The other day I was catching up on recorded content from Cisco Live! and I saw mention of yet another implementation of port channels (this time called Enhanced Virtual Port Channels). I thought it would make a good blog entry to describe the differences of each, where they are used, and what platforms each is supported on.
Cisco's Identity Services Engine (ISE) is a powerful rule-based engine for enabling policy-based network access to users and devices. ISE allows policy enforcement around the Who?, What?, and When? of network access.
Who is this user? A guest? An internal user? A member of the Finance department?
What device is the user bringing onto the network? A corporate PC? A Mac? A mobile device?
When are they connecting? Are they connecting to the secure network during regular business hours or at 02:00 in the morning?
These questions can all be answered easily within ISE and are all standard policy conditions that are relatively easy to implement. In the post below I'm going to focus on the How? — How is the user or device connecting to the network? Asked another way, the question is Wired? or Wireless?
FabricPath is Cisco's proprietary, TRILL-based technology for encapsulating Ethernet frames across a routed network. Its goal is to combine the best aspects of a Layer 2 network with the best aspects of a Layer 3 network.
Layer 2 plug and play characteristics
Layer 2 adjacency between devices
Layer 3 routing and path selection
Layer 3 scalability
Layer 3 fast convergence
Layer 3 Time To Live field to drop looping packets
Layer 3 failure domain isolation
An article on FabricPath could go into a lot of detail and be many pages long but I'm going to concentrate on five facts that I found particularly interesting as I've learned more about FabricPath.
I read an excellent blog post by Scott Lowe (@scott_lowe) this week on Single Root I/O Virtualization (SR-IOV) titled "What is SR-IOV?". It's an older post but it did a great job of solidifying my understanding and filling in the knowledge gaps. One thing that stuck out was this bit:
SR-IOV requires support in the BIOS as well as in the operating system instance or hypervisor that is running on the hardware.
We're all hardcore network engineers here right? We all sling packets using nothing but the CLI on our gear? We've all got the "CLI OR DIE" bumper sticker? OK. We're all on the same page then. So, when you're configuring Cisco Identity Services Engine (ISE) and the documentation says it's mandatory to enable "ip http server" on your switches in order to do central web authentication (CWA) (ie, the captive portal for authenticating users on guest devices) that probably makes you uncomfortable right?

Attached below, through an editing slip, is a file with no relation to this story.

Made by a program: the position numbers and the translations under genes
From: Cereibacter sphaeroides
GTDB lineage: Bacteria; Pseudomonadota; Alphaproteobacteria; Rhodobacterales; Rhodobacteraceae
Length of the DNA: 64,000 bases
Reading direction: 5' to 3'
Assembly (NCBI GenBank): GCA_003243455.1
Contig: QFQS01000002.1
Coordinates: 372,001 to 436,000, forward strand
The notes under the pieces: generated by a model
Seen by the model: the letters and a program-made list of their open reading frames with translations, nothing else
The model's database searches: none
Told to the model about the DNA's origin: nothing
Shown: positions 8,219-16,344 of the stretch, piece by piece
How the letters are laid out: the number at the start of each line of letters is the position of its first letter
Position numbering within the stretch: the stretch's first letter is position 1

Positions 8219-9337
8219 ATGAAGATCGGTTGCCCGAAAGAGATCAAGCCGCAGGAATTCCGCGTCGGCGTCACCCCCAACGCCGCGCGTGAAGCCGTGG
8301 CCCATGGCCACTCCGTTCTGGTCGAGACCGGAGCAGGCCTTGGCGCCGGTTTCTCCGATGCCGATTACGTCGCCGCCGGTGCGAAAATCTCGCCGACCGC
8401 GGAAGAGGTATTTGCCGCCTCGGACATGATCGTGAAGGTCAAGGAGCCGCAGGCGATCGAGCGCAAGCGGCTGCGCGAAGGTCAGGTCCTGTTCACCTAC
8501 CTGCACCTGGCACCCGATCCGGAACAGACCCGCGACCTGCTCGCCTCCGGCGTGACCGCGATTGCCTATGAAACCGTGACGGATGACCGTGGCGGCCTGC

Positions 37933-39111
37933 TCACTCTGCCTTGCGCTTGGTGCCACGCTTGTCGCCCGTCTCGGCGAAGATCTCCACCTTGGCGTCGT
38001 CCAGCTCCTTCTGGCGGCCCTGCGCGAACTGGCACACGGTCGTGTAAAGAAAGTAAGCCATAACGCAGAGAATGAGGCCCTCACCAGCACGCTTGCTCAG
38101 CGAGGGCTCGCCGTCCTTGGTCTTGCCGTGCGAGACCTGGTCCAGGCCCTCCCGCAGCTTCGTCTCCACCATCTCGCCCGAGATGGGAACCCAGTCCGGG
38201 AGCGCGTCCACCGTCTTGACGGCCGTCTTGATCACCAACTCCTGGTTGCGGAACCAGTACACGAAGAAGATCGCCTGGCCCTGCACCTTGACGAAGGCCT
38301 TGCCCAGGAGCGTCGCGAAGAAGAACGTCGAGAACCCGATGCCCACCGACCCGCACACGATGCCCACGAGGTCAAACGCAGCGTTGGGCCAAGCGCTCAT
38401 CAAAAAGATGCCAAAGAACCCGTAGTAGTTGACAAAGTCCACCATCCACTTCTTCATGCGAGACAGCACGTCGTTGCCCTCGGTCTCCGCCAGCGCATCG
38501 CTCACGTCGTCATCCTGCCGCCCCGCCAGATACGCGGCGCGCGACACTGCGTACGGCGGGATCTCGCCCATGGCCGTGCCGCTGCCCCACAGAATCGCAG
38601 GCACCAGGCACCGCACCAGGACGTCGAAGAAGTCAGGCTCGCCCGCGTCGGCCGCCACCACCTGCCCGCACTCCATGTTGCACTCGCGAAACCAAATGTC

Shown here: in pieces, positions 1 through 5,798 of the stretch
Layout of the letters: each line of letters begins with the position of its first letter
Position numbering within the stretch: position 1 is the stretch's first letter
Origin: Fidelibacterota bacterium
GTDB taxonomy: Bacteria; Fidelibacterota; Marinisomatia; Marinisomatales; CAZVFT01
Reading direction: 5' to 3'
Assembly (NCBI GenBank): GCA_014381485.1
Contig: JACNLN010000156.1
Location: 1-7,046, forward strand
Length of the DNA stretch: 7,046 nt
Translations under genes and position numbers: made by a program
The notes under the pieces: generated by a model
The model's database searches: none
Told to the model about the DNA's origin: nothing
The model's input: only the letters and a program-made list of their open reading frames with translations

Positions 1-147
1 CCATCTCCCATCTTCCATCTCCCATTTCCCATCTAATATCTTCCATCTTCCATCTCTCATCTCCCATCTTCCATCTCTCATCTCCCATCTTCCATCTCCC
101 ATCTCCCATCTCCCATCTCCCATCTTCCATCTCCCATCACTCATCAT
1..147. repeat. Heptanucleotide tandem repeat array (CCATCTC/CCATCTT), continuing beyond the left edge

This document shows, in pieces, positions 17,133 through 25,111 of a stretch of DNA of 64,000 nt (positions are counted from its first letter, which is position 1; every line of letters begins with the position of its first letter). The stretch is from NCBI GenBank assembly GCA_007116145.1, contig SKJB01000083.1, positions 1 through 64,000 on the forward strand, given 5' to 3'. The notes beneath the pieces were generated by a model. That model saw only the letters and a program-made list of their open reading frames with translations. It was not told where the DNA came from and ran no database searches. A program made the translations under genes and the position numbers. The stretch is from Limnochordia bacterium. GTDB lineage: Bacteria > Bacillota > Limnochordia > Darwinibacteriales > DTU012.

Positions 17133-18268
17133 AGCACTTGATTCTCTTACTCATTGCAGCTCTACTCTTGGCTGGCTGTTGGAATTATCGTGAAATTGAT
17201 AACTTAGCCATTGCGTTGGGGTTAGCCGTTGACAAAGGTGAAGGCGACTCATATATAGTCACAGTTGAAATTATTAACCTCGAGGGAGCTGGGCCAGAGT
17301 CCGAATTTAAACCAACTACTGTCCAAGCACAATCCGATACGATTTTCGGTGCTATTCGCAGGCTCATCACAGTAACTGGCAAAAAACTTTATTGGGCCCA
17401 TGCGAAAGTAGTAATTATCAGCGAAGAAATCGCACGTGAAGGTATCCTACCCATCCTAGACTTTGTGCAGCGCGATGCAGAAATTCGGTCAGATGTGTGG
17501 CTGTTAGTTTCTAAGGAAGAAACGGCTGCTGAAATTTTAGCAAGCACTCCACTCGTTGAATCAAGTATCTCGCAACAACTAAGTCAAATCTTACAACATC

Fear not. It's not as bad as it sounds. I'll explain why.
The shared services area of the network is meant to provide common services — such as DNS, DHCP, and Internet access — to multiple logical networks/VRFs/customers. Cisco publishes a validated design for shared services that describes the use of multiple virtual firewalls and routers to provide connectivity between the shared services module and the VRFs in the network. I'm going to describe a method of collapsing the shared services firewalls and virtual routers into a single instance running on a single box using some of the features found in Juniper's Junos platform.
I attended the Cisco Plus Canada Roadshow in Calgary recently and sat in on a day of presentations related to Cisco's data center/cloud offerings. The sessions where quite good and I ended up taking quite a few notes. I thought I'd blog my notes in order to share what was presented.
A great little "feature" of Cisco's Identity Services Engine is that out of the box, the administrator account expires after 45 days if the password is not changed during that time. The documentation says that if you have trouble logging in you should click the "Problem logging in?" link and use the default administrative user/pass. This is of course ridiculous and does not work.
Below are the steps for properly resetting an admin password and for changing the security policy so the lockout doesn't happen again.
This post is going to provide a very basic introduction to configuring VRFs on Cisco IOS and Juniper's Junos. There's so many configuration combinations and options for virtual routing that it would be impossible to go through everything in great detail. At the end of the post I'll provide links to documentation where you can get detail if you want it.
I read two interesting articles on VTP (Cisco's VLAN Trunking Protocol) this week.
The first is an older article from networkworld.com that reminds us all that VTP clients are also capable of updating VLANs on the network, not just servers.
When I first heard that a VTP client can update a VTP server under the right conditions, I was frankly a non-believer. No way. I'd seen evidence to the contrary in several documents at cisco.